Seth said the decline in realisation was partially due to high discounts and also because of the reduction in diesel mix.
Maruti Suzuki on Tuesday reported a 5% year-on-year (y-o-y) increase in its net profit at Rs 1,565 crore for the quarter ended December 2019 as marginal recovery in volume growth, lower tax expenses and fall in commodity prices, were offset by higher sales promotion expenses, depreciation and lower other income. The profits were slightly below Bloomberg consensus estimates of Rs 1,587 crore.
Total revenue from operations rose 5.3% y-o-y to Rs 20,707 crore on account of a 2% y-o-y growth in volumes at 4,37,361 units during the October-December quarter and Rs 300 crore increase in other operating income to \Rs 1,058 crore. Volumes rose after five consecutive quarters of decline. Shares of Maruti Suzuki fell 2.05% to close at Rs 6,996.95 at the BSE. The result was announced during the market hours.
On the operating front, Ebitda (earnings before interest, tax, depreciation and amortisation) rose 8.9% y-o-y to Rs 2,102 crore while margins rose by a marginal 30 basis points to 10.1% as raw material costs declined significantly but was partially offset by discounts which had touched the highest-ever levels. Average discounts during the quarter was around Rs 33,000 as demand remained subdued and the company had to liquidate the year-end BS-IV stocks before new emission norms (BS-VI) come into force from April 2020. The cost of raw material as a percentage of net sales declined by a massive 14% y-o-y in Q3FY20.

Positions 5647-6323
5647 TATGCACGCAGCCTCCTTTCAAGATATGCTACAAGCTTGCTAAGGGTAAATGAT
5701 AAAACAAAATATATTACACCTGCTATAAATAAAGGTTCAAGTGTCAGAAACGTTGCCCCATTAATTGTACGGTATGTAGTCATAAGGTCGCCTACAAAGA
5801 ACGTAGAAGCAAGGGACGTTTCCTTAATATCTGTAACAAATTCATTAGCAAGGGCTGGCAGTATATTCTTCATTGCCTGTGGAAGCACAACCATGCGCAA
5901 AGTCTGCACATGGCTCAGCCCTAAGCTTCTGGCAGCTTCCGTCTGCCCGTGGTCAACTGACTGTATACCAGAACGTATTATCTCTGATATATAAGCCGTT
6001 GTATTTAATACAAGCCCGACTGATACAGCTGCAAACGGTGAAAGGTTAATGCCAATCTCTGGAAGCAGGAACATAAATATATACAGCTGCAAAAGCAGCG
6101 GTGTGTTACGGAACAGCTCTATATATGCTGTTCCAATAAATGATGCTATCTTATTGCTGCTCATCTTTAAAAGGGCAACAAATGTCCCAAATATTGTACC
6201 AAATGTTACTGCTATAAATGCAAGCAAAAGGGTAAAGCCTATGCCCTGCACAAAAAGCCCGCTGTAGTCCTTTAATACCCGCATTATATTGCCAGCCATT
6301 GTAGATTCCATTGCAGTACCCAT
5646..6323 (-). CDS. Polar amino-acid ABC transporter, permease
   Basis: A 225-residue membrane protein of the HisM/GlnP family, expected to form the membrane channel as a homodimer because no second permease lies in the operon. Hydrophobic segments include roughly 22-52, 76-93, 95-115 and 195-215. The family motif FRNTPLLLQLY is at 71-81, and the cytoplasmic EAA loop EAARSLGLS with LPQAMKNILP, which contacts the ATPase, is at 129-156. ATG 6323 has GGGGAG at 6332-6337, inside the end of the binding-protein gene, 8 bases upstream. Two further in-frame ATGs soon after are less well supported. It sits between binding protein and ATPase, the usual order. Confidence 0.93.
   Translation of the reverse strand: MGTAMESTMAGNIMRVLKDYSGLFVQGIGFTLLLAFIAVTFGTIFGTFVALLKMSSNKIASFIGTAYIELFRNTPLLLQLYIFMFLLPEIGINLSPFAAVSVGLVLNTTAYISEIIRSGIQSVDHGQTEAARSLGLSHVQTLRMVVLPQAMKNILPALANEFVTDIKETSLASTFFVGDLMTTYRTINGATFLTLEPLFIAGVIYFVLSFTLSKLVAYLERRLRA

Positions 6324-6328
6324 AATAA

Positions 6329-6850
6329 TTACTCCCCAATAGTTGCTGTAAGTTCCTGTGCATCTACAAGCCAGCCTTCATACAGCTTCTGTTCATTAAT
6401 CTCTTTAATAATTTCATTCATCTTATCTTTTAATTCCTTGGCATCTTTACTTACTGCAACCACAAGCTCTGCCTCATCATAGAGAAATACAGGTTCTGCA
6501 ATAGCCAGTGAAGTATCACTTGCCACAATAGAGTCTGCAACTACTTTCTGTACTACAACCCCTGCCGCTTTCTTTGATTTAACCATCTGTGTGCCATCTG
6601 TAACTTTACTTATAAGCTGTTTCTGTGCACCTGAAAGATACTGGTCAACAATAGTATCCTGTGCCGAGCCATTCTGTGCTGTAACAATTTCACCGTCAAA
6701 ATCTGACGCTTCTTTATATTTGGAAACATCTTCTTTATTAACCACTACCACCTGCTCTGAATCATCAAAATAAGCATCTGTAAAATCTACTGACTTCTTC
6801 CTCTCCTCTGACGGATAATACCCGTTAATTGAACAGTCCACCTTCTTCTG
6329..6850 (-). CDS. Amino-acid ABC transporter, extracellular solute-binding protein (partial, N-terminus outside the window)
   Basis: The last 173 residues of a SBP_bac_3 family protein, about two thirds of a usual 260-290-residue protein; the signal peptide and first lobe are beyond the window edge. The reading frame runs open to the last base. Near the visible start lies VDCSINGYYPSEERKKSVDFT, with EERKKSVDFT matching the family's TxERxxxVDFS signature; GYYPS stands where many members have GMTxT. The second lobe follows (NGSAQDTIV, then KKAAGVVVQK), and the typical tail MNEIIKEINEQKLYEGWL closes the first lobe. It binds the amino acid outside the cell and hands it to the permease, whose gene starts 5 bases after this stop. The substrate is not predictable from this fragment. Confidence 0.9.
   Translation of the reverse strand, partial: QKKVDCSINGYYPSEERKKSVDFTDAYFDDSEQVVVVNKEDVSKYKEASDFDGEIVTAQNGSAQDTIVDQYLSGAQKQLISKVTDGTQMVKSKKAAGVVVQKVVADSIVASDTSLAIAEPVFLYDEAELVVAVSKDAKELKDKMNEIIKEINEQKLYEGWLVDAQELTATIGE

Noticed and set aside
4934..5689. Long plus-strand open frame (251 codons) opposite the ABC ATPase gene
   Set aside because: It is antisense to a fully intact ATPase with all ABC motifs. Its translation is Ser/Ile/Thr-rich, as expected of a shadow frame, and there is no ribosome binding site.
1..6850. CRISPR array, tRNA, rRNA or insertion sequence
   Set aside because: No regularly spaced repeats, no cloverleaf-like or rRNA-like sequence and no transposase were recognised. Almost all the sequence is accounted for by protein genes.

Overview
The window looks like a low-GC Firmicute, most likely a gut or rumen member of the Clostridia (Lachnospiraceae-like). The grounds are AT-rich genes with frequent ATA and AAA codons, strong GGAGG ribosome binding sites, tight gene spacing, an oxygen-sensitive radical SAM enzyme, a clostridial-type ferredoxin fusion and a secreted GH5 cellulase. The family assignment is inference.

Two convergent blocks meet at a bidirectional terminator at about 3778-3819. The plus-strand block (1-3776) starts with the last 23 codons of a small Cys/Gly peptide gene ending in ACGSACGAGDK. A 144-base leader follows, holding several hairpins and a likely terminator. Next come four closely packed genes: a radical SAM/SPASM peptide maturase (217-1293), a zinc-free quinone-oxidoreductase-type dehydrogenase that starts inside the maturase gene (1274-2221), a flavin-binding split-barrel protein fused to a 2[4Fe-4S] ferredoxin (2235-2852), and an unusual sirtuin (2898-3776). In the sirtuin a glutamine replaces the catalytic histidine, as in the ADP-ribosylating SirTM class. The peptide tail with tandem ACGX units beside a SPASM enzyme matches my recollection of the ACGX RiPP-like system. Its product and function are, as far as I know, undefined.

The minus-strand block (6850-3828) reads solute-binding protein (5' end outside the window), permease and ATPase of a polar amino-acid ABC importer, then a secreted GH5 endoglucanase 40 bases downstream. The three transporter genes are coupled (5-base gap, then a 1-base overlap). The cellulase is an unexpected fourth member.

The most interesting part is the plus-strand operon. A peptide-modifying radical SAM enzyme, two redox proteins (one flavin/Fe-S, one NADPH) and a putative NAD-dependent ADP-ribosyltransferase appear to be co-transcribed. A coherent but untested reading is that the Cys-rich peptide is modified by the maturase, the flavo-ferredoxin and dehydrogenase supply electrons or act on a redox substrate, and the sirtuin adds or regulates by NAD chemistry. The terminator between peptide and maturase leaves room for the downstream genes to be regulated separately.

The company’s Ebitda margins have been falling for the past four quarters. Tax expenses fell 22.6% y-o-y to Rs 441 crore. Ajay Seth, CFO at Maruti Suzuki said margins were impacted due to high discounts on almost every model. “If the discounts would have been normal, the margins would have expanded by another around 150 basis points,” Seth told analysts at the post results conference call. Realisations in Q3FY20 declined 5.7% to Rs 4.7 lakh despite price hikes taken by the company on account of introduction of new safety regulations and migration of the petrol portfolio to BS-VI. Analysts at Kotak Institutional Equities had expected revenues to increase by 16% y-o-y led by a 9% increase average selling price.
Seth said the decline in realisation was partially due to high discounts and also because of the reduction in diesel mix. “For us, diesel sales is going down as a percentage of total volumes which also affected the realisations,” Seth said. As the country’s largest car maker has decided to stop selling diesel cars from April 2020, analysts expect potential loss in volumes going forward. “In a scenario that diesel volumes get impacted by 20-30% for sedan and SUV models as Maruti exits the segment, we estimate it would lead to a potential loss of 4% of FY21 volumes,” analysts at Nomura said. “OEMs like Hyundai and Ford, which continue with smaller diesel engines may gain share at the expense of Maruti,” they wrote.
Analysts at Bofa Securities said the withdrawal from diesel segment, which accounts for 25% of Maruti’s volumes and higher competition are near-term risks. “We expect new launches in collaboration with Toyota to offset some of these concerns,” they said. Maruti on Monday announced a price hike of upto 4.7% on select models, citing rise in input costs.
Without giving a forward looking statement, Shashank Srivastava, executive director, marketing and sales at Maruti said he expects a 3-5% increase in car sales next fiscal (FY21). “This is what many economists have estimated,” Srivastava told analysts on Tuesday.